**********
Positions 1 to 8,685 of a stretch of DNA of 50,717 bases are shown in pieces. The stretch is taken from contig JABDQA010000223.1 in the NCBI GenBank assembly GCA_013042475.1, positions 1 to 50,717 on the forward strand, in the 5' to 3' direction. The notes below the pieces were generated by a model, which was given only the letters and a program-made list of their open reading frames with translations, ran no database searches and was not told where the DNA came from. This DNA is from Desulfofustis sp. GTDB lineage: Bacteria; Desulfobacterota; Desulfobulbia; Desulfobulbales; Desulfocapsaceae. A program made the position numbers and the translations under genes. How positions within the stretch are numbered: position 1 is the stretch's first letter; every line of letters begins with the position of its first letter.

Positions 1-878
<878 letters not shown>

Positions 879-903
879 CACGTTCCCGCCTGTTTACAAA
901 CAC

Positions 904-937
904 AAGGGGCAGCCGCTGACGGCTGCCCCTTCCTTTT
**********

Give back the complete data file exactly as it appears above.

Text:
Positions 1 to 8,685 of a stretch of DNA of 50,717 bases are shown in pieces. The stretch is taken from contig JABDQA010000223.1 in the NCBI GenBank assembly GCA_013042475.1, positions 1 to 50,717 on the forward strand, in the 5' to 3' direction. The notes below the pieces were generated by a model, which was given only the letters and a program-made list of their open reading frames with translations, ran no database searches and was not told where the DNA came from. This DNA is from Desulfofustis sp. GTDB lineage: Bacteria; Desulfobacterota; Desulfobulbia; Desulfobulbales; Desulfocapsaceae. A program made the position numbers and the translations under genes. How positions within the stretch are numbered: position 1 is the stretch's first letter; every line of letters begins with the position of its first letter.

Positions 1-878
<878 letters not shown>

Positions 879-903
879 CACGTTCCCGCCTGTTTACAAA
901 CAC

Positions 904-937
904 AAGGGGCAGCCGCTGACGGCTGCCCCTTCCTTTT